In our discussion of nonlinear systems, we have so far completely avoided the question of noise, that is, of uncontrollable outside influences, usually of a random nature, that limit the level of precision possible in any real scientific measurement. For nonlinear systems, this noise has some obvious effects. For example, if the experimental quantity corresponding to the control parameter for a system is “noisy,” then any effect that occurs (theoretically) at some well-defined value of the control parameter will be smeared out by this noise. To be concrete, let us think about the electrical voltage used as a control parameter in the diode circuit of Chapter 1. Even though we try to control this voltage rather precisely, there is always some small amount of electrical “noise” present. In this case, the noise manifests itself as small fluctuations in the control parameter voltage. Thus, when we say that the first period-doubling bifurcation occurs at V = 1.3345 volts, we really mean that the bifurcation occurs at V = 1.3345 ±0.0002 volts if the noise (p.587) level is about 0.0002 volts. Clearly, when we proceed to higher-order bifurcations, the voltage difference between successive bifurcations will eventually become smaller than the fluctuating noise level and the bifurcations, including the transition to chaos, will be smeared together.

Noise can also be present in the dependent variable being monitored. (This would correspond to noise in the value of x used in a one-dimensional iterated map function.) This kind of noise can be studied numerically for iterated maps by adding to the value of xn+1 calculated from the map function a (usually) small amount of noise. This is done in practice by using a “random number generator” available in most computer languages. Formally, we write

(H.3-1) Appendix H Other Universal Features for One-Dimensional Iterated Maps
where σn is a random number, usually chosen so that the average value of the σn s is 0 (we choose the average value to be 0 so that positive and negative values are equally likely). The average of the squares of the random numbers is some fixed value, whose square root is denoted by σ. Crutchfield, Farmer and Huberman (CFH82) studied the effects of such “additive noise” on the iterates of the logistic map. They found, as we might anticipate, that in the presence of noise, chaotic behavior begins apparently at lower values of the control parameter A. In fact, they showed that the difference between the parameter value at which chaos begins in the absence of noise A and the value at which it begins in the presence of noise A* obeys a universal power law expression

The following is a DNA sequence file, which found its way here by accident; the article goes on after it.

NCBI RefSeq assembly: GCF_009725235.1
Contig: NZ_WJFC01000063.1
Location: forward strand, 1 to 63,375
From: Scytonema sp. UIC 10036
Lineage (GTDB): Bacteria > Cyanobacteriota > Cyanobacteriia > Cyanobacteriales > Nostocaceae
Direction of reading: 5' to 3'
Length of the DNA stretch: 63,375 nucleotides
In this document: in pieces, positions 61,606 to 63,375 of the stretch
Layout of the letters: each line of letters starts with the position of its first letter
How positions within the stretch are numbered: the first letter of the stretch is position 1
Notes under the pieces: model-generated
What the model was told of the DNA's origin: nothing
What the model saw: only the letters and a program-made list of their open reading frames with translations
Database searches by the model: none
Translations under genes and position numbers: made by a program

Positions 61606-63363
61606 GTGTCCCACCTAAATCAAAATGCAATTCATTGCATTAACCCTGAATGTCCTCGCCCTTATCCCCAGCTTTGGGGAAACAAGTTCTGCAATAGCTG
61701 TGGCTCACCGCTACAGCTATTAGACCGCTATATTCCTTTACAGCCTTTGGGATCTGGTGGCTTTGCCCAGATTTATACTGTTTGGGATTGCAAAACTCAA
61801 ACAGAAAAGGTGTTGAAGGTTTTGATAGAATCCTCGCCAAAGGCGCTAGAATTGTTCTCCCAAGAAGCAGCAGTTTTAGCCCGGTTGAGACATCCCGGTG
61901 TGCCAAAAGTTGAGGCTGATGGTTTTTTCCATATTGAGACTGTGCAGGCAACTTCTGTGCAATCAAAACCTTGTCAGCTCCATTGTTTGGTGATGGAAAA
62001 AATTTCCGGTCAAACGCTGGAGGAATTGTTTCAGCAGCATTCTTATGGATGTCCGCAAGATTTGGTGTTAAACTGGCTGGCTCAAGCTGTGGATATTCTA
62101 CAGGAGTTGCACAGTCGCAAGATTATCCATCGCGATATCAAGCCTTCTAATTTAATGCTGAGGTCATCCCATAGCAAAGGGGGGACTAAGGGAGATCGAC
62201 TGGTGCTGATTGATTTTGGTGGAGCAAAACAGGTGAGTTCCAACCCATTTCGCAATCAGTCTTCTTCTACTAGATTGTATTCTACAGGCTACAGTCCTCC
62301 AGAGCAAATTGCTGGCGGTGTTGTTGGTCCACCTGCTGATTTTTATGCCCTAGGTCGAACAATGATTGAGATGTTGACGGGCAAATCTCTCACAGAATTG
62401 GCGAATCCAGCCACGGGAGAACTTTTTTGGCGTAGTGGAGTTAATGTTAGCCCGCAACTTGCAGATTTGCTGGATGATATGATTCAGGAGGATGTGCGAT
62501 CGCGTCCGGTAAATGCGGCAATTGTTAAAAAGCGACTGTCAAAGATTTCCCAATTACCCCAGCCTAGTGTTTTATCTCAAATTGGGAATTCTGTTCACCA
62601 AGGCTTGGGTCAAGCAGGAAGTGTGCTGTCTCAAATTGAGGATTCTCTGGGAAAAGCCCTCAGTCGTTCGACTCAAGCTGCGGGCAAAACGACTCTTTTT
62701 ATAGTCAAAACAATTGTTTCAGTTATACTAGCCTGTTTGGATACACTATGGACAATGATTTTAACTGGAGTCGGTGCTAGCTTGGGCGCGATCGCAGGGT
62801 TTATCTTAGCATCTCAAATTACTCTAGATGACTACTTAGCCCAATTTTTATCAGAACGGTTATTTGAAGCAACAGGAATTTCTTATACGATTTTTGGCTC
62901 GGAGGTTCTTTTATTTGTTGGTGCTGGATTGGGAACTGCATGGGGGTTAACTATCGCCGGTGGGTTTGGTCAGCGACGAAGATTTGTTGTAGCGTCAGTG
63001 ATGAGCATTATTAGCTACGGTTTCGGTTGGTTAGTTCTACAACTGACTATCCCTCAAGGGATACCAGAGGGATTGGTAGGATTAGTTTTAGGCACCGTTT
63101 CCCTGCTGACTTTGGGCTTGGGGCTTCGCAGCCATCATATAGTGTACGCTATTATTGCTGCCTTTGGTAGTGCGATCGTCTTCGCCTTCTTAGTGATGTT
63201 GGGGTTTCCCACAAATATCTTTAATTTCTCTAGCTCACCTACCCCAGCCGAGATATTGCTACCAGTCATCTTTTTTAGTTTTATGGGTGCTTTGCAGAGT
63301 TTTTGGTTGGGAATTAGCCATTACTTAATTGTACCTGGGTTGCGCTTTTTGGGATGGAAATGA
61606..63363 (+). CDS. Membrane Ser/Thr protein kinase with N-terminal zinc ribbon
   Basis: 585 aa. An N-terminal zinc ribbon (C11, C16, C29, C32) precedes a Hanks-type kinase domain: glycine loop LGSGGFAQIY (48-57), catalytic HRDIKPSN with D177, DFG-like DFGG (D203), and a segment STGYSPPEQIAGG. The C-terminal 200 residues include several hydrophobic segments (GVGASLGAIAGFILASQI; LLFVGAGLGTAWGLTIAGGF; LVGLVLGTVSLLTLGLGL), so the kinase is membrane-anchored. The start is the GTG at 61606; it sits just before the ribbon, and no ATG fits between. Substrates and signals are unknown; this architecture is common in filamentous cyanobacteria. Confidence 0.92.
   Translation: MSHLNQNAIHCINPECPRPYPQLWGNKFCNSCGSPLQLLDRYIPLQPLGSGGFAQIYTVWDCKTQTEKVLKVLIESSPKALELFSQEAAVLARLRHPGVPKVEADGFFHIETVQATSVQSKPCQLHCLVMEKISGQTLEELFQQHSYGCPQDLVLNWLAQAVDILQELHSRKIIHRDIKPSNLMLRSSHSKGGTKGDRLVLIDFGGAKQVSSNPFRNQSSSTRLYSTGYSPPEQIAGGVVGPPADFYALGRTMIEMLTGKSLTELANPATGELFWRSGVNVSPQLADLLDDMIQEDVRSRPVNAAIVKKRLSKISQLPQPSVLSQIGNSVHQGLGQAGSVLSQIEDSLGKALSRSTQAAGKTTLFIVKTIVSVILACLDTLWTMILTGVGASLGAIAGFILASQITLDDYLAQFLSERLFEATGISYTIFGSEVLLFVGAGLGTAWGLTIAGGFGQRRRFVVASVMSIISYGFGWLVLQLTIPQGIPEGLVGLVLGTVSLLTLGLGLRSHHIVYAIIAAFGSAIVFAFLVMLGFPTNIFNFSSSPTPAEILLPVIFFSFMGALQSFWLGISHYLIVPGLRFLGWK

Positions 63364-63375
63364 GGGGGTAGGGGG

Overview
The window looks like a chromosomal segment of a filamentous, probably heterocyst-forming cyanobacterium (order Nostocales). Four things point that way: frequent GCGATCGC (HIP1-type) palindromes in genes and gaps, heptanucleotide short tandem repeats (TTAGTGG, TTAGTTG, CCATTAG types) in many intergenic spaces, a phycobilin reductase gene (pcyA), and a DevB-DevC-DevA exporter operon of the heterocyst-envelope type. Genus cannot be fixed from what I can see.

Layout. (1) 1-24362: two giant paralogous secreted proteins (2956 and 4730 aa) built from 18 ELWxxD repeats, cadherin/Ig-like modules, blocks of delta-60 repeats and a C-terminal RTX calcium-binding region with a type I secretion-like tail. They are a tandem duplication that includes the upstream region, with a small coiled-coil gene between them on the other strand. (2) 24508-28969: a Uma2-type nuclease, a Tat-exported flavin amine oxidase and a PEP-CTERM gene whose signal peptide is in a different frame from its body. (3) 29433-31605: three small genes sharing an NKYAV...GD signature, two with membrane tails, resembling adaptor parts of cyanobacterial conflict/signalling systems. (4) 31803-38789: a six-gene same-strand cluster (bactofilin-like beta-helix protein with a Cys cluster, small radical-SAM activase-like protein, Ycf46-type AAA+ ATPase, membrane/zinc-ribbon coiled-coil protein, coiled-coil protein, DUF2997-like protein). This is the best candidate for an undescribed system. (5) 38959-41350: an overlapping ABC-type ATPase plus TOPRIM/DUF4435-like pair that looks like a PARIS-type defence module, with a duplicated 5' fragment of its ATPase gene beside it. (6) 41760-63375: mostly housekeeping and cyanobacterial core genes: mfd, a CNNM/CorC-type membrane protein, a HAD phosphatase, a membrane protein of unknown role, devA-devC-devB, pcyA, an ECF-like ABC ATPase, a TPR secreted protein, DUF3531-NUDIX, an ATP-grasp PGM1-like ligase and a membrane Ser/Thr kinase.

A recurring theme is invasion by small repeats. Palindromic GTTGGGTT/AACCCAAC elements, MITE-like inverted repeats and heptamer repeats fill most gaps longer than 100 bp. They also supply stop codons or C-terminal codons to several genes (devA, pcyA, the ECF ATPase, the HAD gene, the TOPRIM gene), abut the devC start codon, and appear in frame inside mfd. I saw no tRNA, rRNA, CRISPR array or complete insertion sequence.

(H.3-2) Appendix H Other Universal Features for One-Dimensional Iterated Maps
where Appendix H Other Universal Features for One-Dimensional Iterated Maps and Appendix H Other Universal Features for One-Dimensional Iterated Maps, the reciprocal of the power spectrum scaling number. (δ is, of course, the Feigenvalue 4.669 ….) This result can be derived by recognizing that if noise of average size σm is large enough to “hide” all subharmonics whose index m is greater than some value, then chaos is apparently present for A = Am. To hide the next lower subharmonic, that is, to push chaotic behavior to lower values of A, we need to increase σ by an amount proportional to μ, since it is μ that gives the relative size of successive components in the power spectrum as discussed in the previous section. Thus, we can write
(H.3-3) Appendix H Other Universal Features for One-Dimensional Iterated Maps
where σ1 is the amount of noise needed to push chaos all the way to the parameter value A 1. We can take the logarithm of Eq. (H.3-3) to solve for m and then use that value in the result derived in Exercise 2.4-1 to obtain
(H.3-4) Appendix H Other Universal Features for One-Dimensional Iterated Maps
(p.588) which is the same as Eq. (H.3-2). This behavior has been verified numerically for the logistic map (CFH82) and in a few experiments on electronic oscillators (TPJ82 and YEK82).

In practice, the situation is a bit more complicated. In some cases, noise can simply mask the period-doubling cascade without actually inducing chaotic behavior (characterized, as usual, by a positive average Lyapunov exponent) while in other cases, the noise can indeed induced chaotic behavior. See GHL99 for a nice study of these two cases in the context of the logistic map model.

Since systems with chaotic behavior are sensitive to small changes in initial conditions, those systems can serve as “noise amplifiers” (FOE93). That is, the sensitive dependence can amplify small, microscope noise up to macroscopic levels.

H.4 Further Reading

M. J. Feigenbaum, “Universal Behavior in Nonlinear Systems,” Los Alamos Science 1, 4–27 (1980) (reprinted in [Cvitanovic, 1984]). Provides a quite readable introduction to the universal features of one-dimensional iterated maps.

M. Giglio, S. Musazzi, and U. Perini, “Transition to Chaotic Behavior Via a Reproducible Sequence of Period-Doubling Bifurcations,” Phys. Rev. Lett. 47, 243–46(1981).

J. Testa, J. Perez, and C. Jeffries, “Evidence for Universal Chaotic Behavior of a Driven Nonlinear Oscillator,” Phys. Rev. Lett. 48, 714–17 (1982).

J. P. Crutchfield, J. D. Farmer, and B. A. Huberman, “Fluctuations and Simple Chaotic Dynamics,” Phys. Reports 92, 45–82 (1982).

The following three papers are reprinted in both [Hao, 1984] and [Cvitanovic, 1984]:

J. P. Crutchfield and B. A. Huberman, “Fluctuations and the onset of chaos,” Phys. Lett. A 77, 407–10 (1980).

J. Crutchfield, M. Nauenberg, and J. Rudnick, “Scaling for external noise at the onset of chaos,” Phys. Rev. Lett. 46, 933–35 (1981).

B. Shraiman, C. E. Wayne, and P. C. Martin, “Scaling theory for noisy period-doubling transitions to chaos,” Phys. Rev. Lett. 46, 935–9 (1981).

R. F. Fox and T. C. Elston, “Amplification of intrinsic fluctuations by the Lorenz equations,” Chaos 3, 313–23 (1993).

J. B. Gao, S. K. Hwang, and J. M. Liu, “When Can Noise Induce Chaos?” Phys. Rev. Lett. 82, 1132–35 (1999).